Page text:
Kindergarten lesson #1: Be kind.

Kindergarten got it right. Kindness is important. And not just in the the don’t-hit-your-brother way. It is the basis of relationships–whether in the lifelong dynamics between partners or siblings, interactions with a teacher or coach, a conversation with a waiter, or a short chat with someone on the bus. It’s nice to be nice. This rule extends to cases in which someone may not be so nice, where compassionate kindness is the most effective means of reacting to rudeness or aggression.

So kindness benefits others, but it also benefits ourselves. Practicing kindness correlates with living a longer life, and to understand this phenomenon, one needs look no further than inside our own brains. Seeing and performing acts of kindness result in a production and release of hormones and neurotransmitters, such as endorphins, oxytocin and serotonin. These are vital elements with the body’s system of physiological and emotional regulation as they affect feelings of stress, euphoria and connection. The varied acts of generosity and friendliness are mutually beneficial to giver and receiver, and also to third-parties simply witnessing the kind acts.

It’s obvious, kindness is important. Unfortunately, in a culture often described as fast-paced, self-focused, cutthroat and zero-sum, kindness can be misconstrued as weakness, even among young people. In a study addressing what children think their parents value, Richard Weissbourd found that kinds perceive individual achievement as more important than caring for others.

“Eight percent of the youth surveyed agreed with the statement, “My parents are prouder if I get good grades in my classes than if I’m a caring community member in class and school.” (1)

The takeaway is twofold. First, achievement and kindness are not mutually exclusive, though our society may at times portray them as being at odds. And second, prioritizing competition and achievement from a young age ignores the development of interpersonal skills such as generosity, tolerance and patience–skills that are vital not only in vocation, but in living a life of gratitude and fulfillment.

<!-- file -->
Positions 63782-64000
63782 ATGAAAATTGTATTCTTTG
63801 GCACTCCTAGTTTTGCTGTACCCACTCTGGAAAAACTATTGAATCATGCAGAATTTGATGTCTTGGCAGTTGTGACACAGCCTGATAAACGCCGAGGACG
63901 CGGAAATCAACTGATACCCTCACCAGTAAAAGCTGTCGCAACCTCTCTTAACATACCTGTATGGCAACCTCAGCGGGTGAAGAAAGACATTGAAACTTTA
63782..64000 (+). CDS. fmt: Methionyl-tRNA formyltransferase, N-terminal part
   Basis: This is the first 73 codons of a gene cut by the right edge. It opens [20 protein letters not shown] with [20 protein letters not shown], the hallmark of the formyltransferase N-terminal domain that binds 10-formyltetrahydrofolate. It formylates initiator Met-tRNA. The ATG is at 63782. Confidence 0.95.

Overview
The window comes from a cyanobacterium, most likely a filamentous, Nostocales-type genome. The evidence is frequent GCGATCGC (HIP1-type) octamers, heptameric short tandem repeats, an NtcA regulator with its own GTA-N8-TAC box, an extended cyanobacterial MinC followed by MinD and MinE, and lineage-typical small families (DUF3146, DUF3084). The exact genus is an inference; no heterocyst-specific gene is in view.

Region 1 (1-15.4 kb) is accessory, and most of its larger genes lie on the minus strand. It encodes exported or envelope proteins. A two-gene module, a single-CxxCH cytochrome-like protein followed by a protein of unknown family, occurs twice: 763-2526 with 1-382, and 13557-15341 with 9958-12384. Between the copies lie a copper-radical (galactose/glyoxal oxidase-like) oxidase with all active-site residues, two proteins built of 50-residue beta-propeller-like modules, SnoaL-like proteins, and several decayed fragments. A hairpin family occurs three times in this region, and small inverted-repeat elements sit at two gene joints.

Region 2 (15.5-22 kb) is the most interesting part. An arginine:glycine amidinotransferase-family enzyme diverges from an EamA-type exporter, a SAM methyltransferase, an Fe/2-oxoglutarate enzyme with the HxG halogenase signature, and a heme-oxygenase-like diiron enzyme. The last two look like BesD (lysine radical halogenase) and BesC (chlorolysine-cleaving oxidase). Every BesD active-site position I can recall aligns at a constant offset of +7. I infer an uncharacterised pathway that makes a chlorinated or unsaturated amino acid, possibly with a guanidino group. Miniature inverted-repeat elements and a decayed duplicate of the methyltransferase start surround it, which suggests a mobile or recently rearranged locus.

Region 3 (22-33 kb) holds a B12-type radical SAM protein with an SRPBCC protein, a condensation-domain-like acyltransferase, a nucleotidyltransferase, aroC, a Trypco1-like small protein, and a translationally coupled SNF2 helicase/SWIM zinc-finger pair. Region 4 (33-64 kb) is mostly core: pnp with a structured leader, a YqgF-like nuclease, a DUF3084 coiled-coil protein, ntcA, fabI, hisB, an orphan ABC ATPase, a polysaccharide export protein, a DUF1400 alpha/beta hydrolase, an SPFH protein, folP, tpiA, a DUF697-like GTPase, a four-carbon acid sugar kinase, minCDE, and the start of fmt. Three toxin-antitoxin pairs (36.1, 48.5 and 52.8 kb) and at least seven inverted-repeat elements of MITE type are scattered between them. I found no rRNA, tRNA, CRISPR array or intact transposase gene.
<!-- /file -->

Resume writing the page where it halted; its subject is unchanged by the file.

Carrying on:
“Unless we want to continue on the current trajectory of increasingly more self-focused, uncaring, polarized, depressed, anxious people, we need to focus on raising kinder humans” -Audrey Monke, Happy Campers (176).

At Camp Chippewa, campers do not choose the other kids in their cabin. They have different backgrounds, abilities and personalities. Cabinmates may be–and likely are–far different than a camper’s best friends or teammates back at home. When a month of sleeping in the same cabin, or even the same tent, is added to this melting pot of personalities and backgrounds, campers receive an extraordinary opportunity to practice kindness, acceptance and relationship-building. While kindness is not mentioned in Chippewa’s Mission of building Character, through Adventure, inspired by Tradition, it is still integral to Camp’s essence. As the cornerstone to teamwork, kindness is present in Camp, both in cleaning a cabin each morning, and paddling a canoe to Hudson Bay.

Kindness is important, it serves us for life.


  1. Weissbourd R. & Anderson, T. R. (2016). Do we value caring? Educational Leadership 73(6), 54-58.